Monday, August 29, 2016

Cosmic Rays in Earth's Atmosphere are Intensifying

Soruce - Space Weather News for Aug. 29, 2016:

COSMIC RAYS IN THE ATMOSPHERE:'s high-altitude balloon program has just released another six months of radiation data. They show that cosmic rays in Earth's atmosphere are intensifying, continuing a trend that began more than a year ago.  Visit to learn why and to find out about the down-to-Earth consequences of cosmic radiation.

CHINESE QUANTUM PHYSICS SATELLITE: Did you know? Earlier this month, China launched a quantum physics satellite designed to beam un-hackable messages to Earth and test exotic theories such as quantum teleportation. An amazing photo featured on today's edition of shows the quantum satellite at work. Check it out.

Saturday, August 27, 2016

Big Picture Science for Monday August 29, 2016 - DIY Diagnosis

Big Picture Science - DIY Diagnosis

Got aches and pains?  Critters in the Cretaceous would have been sympathetic.  A new study reveals that painful arthritis plagued a duck-billed dinosaur.  Scientists impressively diagnosed the animal’s condition without a house call by examining its 70 million-year old bones.

The technology we use for health diagnoses are becoming so sophisticated, some people are prompted to bypass doctors and do it themselves.  Meet a man who had his genome sequenced and then had all 70 gigabytes delivered directly to him so that he could gauge his genetic health.

Also, practitioners who are trying to improve cognitive function using a battery and a few wires.   Find out the possible risks and benefits of DIY brain stimulation.

  • Jennifer Anne - Recent graduate, University of Manchester, studies injuries and diseases in dinosaurs.
  • Carl Zimmer - Science writer, author.  National correspondent for STAT, an online magazine that reports on the frontiers of science and medicine.  His weekly column “Matter,” appears in the New York Times.
  • Peter Simpson-Young - A graduate student at the University of Sydney studying neuroscience.
  • Anna Wexler - Neuroethicist and PhD candidate in the History, Anthropology, Science, Technology and Society program at MIT.

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You can listen to this and other episodes at, and be sure to check out Blog Picture Science, the companion blog to the radio show.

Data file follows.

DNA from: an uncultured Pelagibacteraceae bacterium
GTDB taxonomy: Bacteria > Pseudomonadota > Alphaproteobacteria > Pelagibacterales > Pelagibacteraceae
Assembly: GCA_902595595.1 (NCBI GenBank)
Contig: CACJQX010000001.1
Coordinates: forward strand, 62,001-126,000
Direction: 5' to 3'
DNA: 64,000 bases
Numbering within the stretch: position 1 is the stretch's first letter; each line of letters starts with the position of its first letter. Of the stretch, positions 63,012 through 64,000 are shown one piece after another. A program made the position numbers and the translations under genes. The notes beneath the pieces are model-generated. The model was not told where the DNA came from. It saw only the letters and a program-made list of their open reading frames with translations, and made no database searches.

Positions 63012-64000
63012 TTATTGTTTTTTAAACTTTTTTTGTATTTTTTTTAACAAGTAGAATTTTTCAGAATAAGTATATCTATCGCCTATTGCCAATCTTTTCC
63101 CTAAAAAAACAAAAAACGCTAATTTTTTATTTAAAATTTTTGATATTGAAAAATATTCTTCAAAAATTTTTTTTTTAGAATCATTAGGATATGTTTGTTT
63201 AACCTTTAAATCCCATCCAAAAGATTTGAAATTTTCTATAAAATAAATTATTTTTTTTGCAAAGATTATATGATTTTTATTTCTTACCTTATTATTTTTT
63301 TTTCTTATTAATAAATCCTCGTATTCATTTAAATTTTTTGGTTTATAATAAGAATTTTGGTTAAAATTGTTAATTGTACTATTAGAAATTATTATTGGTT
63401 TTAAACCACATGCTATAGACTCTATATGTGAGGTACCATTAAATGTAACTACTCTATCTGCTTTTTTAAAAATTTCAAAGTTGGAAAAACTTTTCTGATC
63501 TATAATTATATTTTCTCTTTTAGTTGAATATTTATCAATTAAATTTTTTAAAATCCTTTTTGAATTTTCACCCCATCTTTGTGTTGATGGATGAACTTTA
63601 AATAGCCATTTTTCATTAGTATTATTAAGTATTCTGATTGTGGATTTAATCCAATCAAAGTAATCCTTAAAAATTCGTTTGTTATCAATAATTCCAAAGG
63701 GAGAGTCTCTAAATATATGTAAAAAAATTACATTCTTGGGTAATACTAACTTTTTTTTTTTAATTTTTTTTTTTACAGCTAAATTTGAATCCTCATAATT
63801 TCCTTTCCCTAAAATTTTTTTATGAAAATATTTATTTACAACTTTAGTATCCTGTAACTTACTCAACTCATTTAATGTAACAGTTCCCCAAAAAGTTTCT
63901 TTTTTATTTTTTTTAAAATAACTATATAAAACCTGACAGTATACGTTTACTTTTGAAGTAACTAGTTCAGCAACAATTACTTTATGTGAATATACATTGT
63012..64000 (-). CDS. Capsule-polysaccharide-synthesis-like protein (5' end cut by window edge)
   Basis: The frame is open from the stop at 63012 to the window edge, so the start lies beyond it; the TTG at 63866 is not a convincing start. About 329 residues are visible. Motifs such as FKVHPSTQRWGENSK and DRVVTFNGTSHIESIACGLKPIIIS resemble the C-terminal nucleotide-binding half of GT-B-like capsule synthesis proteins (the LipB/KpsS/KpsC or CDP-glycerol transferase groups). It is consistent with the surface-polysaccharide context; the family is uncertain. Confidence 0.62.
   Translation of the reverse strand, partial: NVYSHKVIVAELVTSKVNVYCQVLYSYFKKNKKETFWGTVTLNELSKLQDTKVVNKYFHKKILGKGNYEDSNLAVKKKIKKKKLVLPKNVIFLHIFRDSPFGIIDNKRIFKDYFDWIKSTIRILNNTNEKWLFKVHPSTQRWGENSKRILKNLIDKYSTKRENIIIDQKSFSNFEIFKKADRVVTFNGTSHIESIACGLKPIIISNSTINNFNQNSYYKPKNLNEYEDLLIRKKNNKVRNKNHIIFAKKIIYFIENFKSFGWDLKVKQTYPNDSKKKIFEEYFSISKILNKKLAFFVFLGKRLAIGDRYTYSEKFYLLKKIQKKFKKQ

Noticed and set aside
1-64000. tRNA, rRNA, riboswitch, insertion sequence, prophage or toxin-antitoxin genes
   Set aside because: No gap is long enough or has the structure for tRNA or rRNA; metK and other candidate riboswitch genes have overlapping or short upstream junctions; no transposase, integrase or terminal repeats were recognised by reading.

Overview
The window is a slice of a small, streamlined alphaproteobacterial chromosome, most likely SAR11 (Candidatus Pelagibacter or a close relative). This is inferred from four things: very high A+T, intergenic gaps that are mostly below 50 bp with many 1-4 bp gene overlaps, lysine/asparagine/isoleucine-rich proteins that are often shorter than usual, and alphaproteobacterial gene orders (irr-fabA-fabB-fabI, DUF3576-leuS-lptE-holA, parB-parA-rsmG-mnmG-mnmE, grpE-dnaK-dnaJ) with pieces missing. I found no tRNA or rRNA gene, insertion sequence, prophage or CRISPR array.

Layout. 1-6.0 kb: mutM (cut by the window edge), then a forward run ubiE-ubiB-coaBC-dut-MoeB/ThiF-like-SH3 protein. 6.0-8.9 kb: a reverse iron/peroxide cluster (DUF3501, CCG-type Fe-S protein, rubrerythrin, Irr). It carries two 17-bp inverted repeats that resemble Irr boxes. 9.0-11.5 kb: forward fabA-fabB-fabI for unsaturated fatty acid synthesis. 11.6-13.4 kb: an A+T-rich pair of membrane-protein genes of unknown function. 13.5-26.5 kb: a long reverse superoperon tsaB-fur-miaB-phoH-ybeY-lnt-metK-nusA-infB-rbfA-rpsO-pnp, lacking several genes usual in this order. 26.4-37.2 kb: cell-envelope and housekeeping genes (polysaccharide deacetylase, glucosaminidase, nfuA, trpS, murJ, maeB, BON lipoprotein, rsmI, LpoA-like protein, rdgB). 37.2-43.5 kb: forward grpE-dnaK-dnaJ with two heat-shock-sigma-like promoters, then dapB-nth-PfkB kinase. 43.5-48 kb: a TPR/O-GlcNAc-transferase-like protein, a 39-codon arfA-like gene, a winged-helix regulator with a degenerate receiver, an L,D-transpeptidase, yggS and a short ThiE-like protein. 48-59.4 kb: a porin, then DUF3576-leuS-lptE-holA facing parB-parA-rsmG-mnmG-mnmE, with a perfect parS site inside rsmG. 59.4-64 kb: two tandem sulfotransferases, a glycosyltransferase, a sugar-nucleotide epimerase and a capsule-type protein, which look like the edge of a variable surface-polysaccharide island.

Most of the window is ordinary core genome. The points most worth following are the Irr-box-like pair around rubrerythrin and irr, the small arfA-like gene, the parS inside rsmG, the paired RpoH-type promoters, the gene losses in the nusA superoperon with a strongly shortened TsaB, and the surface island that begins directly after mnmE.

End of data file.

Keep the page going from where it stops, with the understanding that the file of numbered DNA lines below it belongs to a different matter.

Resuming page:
Spectacular Conjunction of Venus and Jupiter

Source - Space Weather News for Aug. 27, 2016:

SPECTACULAR CONJUNCTION: This weekend, Jupiter and Venus are having a spectacular conjunction in the sunset sky. Separated by only a fraction of a degree, the two brightest planets almost look like they're going to touch. This heavenly meeting is easy to see from the southern hemisphere, but much more challenging from the north.

Visit for more information and the latest images.


Bright planets over Brisbane, Australia, on Aug. 27, 2016. Photo credit: Stephen Mudge.

Tuesday, August 23, 2016

Auroras Mixing with Twilight around the Arctic Circle

Source - Space Weather News for Aug. 23, 2016:

AURORAS VS. TWILIGHT: A G1-class geomagnetic storm on Aug. 23-34 has sparked late summer auroras around the Arctic Circle, mixing twilight-blue with aurora-green.  It's a palette of rare beauty, which you can only see at this time of year.  Visit for photos and updates about the ongoing storm.

A SPACE WEATHER BALLOON OVER THE ANDES: Over the past three days, and the students of Earth to Sky Calculus have launched multiple space weather balloons from sites spanning 3 countries, two continents, and more than 10,000 miles.  It's a giant radiation experiment to measure how well Earth's atmosphere protects us from cosmic rays.  A highlight so far comes from Chile, where a balloon was launched near the South Atlantic Anomaly. Radiation measurements have not yet been reduced, but photography of the space weather payload soaring more than 120,000 feet over the Andes is spectacular. 

Visit for pictures and more information about this experiment.

Monday, August 22, 2016

Big Picture Science for Monday August 22, 2016 - They Know Who You Are

Big Picture Science - They Know Who You Are

ENCORE: You’re a private person. But as long as you’re on-line and have skin and hair, you’re shedding little bits of data and DNA everywhere you go. Find out how that personal information – whether or not it’s used against you – is no longer solely your own. Are your private thoughts next?

A security expert shares stories of ingenious computer hacking … a forensic scientist develops tools to create a mug shot based on a snippet of DNA … and from the frontiers of neuroscience: mind reading may no longer be the stuff of sketchy psychics.


This encore podcast was first released on May 18, 2015

Download this podcast at:

You can listen to this and other episodes at, and be sure to check out Blog Picture Science, the companion blog to the radio show.

Tuesday, August 16, 2016

Giant Bolt of "Space Lightning" Sighted over China

Source - Space Weather News for Aug. 16, 2016:

SPACE LIGHTNING OVER CHINA: While photographing the Perseid meteor shower on Aug. 13th, a sky watcher in China captured rare images of a "gigantic jet" leaping out of a thundercloud. The luminous purple and red structure stretched its tentacles almost to the edge of space before vanishing in full view of dozens of onlookers. 

Visit for photos and more information about this phenomenon.

Sunday, August 14, 2016

Big Picture Science for Monday August 15, 2016 - Are We Over the Moon?

Big Picture Science - Are We Over the Moon?

When astronaut Gene Cernan stepped off the moon in 1972, he didn’t think he’d be the last human ever to touch its surface.  But no one’s been back.  Hear astronaut Cernan’s reaction to being the last man on the moon, the reasons why President Kennedy launched the Apollo program, and why Americans haven’t returned.

Now other countries – and companies – are vying for a bigger piece of the space pie. Find out who – or what – will be visiting and even profiting.  Will the moon become an important place to make money?

Plus, the moon landing was a great step for “a man,” and “men not machines” make space history.  But what about women?  More than a dozen were qualified for space flight in the early 1960s.  Hear from one of these original “Mercury 13,” and find out why NASA grounded them.


  • Gene Cernan – Retired American naval officer, former NASA Astronaut.
  • John Logsdon – Professor emeritus, Space Policy Institute, George Washington University
  • Al Hallonquist – Aerospace historian
  • Robert Richards – Founder and CEO of Moon Express